EBRD should disclose the list of subprojects financed through FIs in the PSDs and expand on the environmental and social impacts of these in regular PSD updates, the GTI states.

In order to inform public about implementation and possible changes in the project, the EBRD should update PSDs on a regular basis throughout the project cycle, particularly during project implementation, which in practice rarely happens. The EBRD should update PSDs at a minimum annually.

Project-based factual and technical documents should be available online and linked to the project PSD.

The EBRD should disclose in its entirety all the initial discussion papers, including the Concept Clearance Memorandum, Concept Review Memorandum, Environmental Screening Memorandum, draft Environmental Summaries, Initial Environmental Examinations, and the Final Review Memorandum.

The EBRD should disclose all documents related to the loan agreement between the EBRD and the project sponsor, including the client’s Environmental Action Plan, loan contract and social and environmental impact assessment documents. The EBRD should make public board reports for private sector projects. If the reports contain any confidential information, this can be excluded from the reports.

To enable well-informed participation in the implementation stage of the project, the PIP should require the disclosure of all project implementation reports, including Annual Environmental Reports, Periodic Environmental Audits and Exit Audits.

The EBRD should systematically disclose Environmental Action Plans, particularly for the A category projects. The EBRD should routinely disclose environmental annual reports as stand-alone documents that are linked with the projects PSD. The EBRD should disclose supplemental environmental and social assessment documents unless these have been released as the part of EIA.

Environmental Impact Assessments (EIAs) for Category A private sector projects should be disclosed 120 days prior the project’s Board date to enable thoughtful input of the external stakeholders.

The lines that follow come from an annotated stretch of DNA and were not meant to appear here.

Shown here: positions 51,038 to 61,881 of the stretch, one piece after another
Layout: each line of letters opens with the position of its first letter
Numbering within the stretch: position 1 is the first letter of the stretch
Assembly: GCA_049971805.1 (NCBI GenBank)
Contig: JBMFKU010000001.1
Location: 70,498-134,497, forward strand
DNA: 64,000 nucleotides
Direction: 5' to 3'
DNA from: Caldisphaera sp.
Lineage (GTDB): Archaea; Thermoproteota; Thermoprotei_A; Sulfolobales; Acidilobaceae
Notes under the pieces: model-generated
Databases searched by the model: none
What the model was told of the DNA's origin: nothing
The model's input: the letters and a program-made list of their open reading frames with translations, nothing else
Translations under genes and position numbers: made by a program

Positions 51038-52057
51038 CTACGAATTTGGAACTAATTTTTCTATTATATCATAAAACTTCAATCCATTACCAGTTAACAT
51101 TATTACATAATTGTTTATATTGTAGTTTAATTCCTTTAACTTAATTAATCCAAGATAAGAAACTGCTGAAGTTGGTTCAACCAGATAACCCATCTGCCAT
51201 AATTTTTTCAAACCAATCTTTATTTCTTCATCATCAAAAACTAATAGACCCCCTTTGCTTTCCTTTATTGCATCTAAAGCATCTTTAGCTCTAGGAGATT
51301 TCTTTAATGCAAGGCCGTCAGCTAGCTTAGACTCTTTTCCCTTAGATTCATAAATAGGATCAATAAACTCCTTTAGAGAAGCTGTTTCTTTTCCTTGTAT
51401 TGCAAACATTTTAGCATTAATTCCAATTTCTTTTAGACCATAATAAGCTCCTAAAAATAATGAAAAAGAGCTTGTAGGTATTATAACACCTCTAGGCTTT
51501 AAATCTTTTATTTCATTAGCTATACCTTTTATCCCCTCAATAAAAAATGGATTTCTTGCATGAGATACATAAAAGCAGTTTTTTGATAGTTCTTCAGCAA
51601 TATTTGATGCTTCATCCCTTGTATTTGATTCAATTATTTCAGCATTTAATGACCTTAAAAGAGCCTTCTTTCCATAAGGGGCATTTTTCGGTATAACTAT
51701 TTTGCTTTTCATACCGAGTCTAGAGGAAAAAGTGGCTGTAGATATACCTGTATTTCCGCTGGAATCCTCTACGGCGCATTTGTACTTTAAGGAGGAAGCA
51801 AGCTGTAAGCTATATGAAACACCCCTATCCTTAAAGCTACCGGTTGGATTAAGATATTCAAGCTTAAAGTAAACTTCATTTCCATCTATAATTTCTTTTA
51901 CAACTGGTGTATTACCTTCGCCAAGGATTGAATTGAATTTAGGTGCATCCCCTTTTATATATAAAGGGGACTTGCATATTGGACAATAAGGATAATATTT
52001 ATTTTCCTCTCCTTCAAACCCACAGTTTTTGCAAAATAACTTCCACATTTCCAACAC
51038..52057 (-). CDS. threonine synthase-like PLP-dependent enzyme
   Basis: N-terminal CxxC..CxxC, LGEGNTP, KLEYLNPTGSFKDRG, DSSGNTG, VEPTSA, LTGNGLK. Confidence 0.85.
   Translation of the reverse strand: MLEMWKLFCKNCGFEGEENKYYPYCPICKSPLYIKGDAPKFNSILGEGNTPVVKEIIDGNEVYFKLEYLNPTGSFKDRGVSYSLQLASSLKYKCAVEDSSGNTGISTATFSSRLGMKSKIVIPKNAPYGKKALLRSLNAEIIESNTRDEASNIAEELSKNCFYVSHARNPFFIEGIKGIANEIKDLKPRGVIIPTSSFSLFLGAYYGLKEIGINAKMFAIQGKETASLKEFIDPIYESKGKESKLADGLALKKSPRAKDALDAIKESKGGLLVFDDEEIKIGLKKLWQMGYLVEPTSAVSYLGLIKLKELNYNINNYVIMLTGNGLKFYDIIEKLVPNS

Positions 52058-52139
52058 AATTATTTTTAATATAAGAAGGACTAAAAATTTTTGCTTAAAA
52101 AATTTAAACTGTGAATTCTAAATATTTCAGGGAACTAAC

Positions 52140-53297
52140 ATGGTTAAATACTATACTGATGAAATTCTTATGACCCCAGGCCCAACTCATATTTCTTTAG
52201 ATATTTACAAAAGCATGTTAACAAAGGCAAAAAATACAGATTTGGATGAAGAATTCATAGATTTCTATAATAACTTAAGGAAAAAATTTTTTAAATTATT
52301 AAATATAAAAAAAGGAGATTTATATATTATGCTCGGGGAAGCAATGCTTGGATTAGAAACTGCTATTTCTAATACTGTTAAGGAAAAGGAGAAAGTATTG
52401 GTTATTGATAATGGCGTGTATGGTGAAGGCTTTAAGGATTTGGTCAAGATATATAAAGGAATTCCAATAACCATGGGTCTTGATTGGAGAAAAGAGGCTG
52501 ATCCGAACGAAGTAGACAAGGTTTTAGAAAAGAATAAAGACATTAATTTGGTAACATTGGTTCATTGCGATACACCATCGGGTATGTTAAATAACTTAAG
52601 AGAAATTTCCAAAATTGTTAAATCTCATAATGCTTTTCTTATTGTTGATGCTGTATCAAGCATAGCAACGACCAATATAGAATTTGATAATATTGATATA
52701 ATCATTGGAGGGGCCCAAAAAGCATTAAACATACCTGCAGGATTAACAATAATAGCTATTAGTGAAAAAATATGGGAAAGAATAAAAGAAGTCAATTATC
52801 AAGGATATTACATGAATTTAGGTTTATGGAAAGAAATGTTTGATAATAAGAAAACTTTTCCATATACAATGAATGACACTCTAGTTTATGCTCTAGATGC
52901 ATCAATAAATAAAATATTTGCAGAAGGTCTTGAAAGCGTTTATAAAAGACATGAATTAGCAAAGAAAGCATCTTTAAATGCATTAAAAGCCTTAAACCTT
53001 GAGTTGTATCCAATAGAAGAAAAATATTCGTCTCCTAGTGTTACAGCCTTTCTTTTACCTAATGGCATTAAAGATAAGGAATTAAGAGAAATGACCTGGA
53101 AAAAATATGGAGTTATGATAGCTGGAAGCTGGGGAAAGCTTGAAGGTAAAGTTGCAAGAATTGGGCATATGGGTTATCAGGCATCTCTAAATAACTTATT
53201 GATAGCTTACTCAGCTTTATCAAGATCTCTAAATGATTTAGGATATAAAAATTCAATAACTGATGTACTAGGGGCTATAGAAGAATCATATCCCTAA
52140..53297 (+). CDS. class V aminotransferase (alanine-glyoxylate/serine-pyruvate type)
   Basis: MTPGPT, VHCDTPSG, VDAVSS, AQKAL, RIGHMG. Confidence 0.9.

Environmental Analyses for Category B projects should be routinely disclosed by the EBRD. The current Policy only requires the project sponsor to disclose summaries of “the mitigation measures, action plans and other initiatives agreed” in an “appropriate language”.

The EBRD should disclose all project evaluation reports in their entirety and at the time of their submission to the Board.

The EBRD is encouraged to release topic-specific studies and analyses elaborated or commissioned from independent experts and consultants and held by the Bank, such as the recent gender analysis.  The EBRD should follow the example of the EIB whose current practice allows that.
The Anti-Corruption Report should include general information on allegations of fraud and corruption filed against EBRD staff or EBRD-financed operations, their current review status, key findings of investigation, and description of how the complaints were addressed.

The documents produced by the Project Evaluation Department should be released in their entirety and without confidentiality exceptions.

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In this column, Washington, D.C.-based journalist Toby J. McIntosh reports on the latest developments in information disclosure in International Financial and Trade Institutions (IFTI).